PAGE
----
Date Published: November 13, 2018
Publisher: Public Library of Science
Author(s): Xuehong Jia, Bo Liu, Linlin Bao, Qi Lv, Fengdi Li, Hui Li, Yunqing An, Xulong Zhang, Bin Cao, Chen Wang, Paul G. Thomas.
Severe influenza A virus infection causes high mortality and morbidity worldwide due to delayed antiviral treatment and inducing overwhelming immune responses, which contribute to immunopathological lung injury. Sirolimus, an inhibitor of mammalian target of rapamycin (mTOR), was effective in improving clinical outcomes in patients with severe H1N1 infection; however, the mechanisms by which it attenuates acute lung injury have not been elucidated. Here, delayed oseltamivir treatment was used to mimic clinical settings on lethal influenza A (H1N1) pdm09 virus (pH1N1) infection mice model. We revealed that delayed oseltamivir plus sirolimus treatment protects mice against lethal pH1N1 infection by attenuating severe lung damage. Mechanistically, the combined treatment reduced viral titer and pH1N1-induced mTOR activation. Subsequently, it suppressed the NOD-like receptor family pyrin domain containing 3 (NLRP3) inflammasome-mediated secretion of interleukin (IL)-1β and IL-18. It was noted that decreased NLRP3 inflammasome activation was associated with inhibited nuclear factor (NF)-κB activation, reduced reactive oxygen species production and increased autophagy. Additionally, the combined treatment reduced the expression of other proinflammatory cytokines and chemokines, and decreased inflammatory cell infiltration in lung tissue and bronchioalveolar lavage fluid. Consistently, it inhibited the mTOR-NF-κB-NLRP3 inflammasome-IL-1β axis in a lung epithelial cell line. These results demonstrated that combined treatment with sirolimus and oseltamivir attenuates pH1N1-induced severe lung injury, which is correlated with suppressed mTOR-NLRP3-IL-1β axis and reduced viral titer. Therefore, treatment with sirolimus as an adjuvant along with oseltamivir may be a promising immunomodulatory strategy for managing severe influenza.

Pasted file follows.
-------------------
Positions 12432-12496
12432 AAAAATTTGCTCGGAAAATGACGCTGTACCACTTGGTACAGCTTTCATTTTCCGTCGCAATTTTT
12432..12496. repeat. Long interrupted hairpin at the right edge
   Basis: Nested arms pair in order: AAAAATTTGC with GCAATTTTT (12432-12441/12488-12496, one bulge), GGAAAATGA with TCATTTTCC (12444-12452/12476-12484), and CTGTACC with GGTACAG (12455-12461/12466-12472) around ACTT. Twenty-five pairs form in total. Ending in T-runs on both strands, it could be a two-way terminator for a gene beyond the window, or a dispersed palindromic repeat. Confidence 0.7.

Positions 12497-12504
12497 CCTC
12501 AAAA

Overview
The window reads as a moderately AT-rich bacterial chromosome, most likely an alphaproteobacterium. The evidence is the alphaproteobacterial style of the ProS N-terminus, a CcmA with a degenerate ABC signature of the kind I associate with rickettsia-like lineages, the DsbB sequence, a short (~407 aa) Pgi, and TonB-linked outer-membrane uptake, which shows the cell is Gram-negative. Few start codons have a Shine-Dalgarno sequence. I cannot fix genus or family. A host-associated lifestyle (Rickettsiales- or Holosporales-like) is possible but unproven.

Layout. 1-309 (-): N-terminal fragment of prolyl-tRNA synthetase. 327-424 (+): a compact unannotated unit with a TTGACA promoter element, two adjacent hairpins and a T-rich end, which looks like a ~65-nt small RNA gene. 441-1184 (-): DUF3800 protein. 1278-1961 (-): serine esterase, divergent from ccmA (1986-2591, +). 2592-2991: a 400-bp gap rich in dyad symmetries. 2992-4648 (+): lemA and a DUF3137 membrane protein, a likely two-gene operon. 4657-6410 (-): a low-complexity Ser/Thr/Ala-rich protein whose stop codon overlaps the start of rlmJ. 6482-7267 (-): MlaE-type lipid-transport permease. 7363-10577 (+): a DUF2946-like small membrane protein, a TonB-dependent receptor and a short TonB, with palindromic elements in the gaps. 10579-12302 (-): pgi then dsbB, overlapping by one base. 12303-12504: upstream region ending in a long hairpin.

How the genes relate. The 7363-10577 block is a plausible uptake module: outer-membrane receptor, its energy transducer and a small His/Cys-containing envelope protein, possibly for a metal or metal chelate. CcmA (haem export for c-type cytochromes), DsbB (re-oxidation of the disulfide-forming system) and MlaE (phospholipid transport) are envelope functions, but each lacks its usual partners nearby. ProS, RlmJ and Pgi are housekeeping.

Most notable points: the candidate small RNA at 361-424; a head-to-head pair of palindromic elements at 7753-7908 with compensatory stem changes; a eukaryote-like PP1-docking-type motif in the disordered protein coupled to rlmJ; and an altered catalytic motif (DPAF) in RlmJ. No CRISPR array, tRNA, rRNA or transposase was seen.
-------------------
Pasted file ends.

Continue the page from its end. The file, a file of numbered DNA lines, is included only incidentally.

Influenza A virus (IAV) infection represents a leading threat to global public health. New estimates have indicated that up to approximately 645,000 influenza-associated respiratory deaths occur annually . Our previous clinical data showed that critically ill patients infected with influenza A (H1N1) pdm09 virus (pH1N1) is usually accompanied by acute lung injury (ALI) and acute respiratory distress syndrome (ARDS), which is characterized by sudden onset of respiratory failure, refractory hypoxemia, and noncardiogenic pulmonary edema, and pathologically by necrosis of bronchiolar walls, diffuse alveolar injury, and substantial inflammatory cell infiltration . Our experimental and clinical studies on severe influenza infection have indicated that virus-induced tissue destruction and dysregulated systemic inflammation are associated with the severity and progression of the disease [2–7]. Combined therapy with antiviral medications and immunomodulators, which not only inhibit viral replication, but also reduce the damaging consequences of host immune responses, has been believed to be beneficial in the treatment for severe influenza pneumonia [8–10].
Pandemic influenza infection causes substantial mortality. Oseltamivir is most effective against the infection only when it is administered within 48 h from the onset of symptoms. However, in clinical settings, patients usually can’t receive treatment until overt illness symptoms occur after infection, by which time viral load may already be high. Therefore, the high inoculum and delayed therapy used in the presently reported mouse model can better simulate the real clinical situation.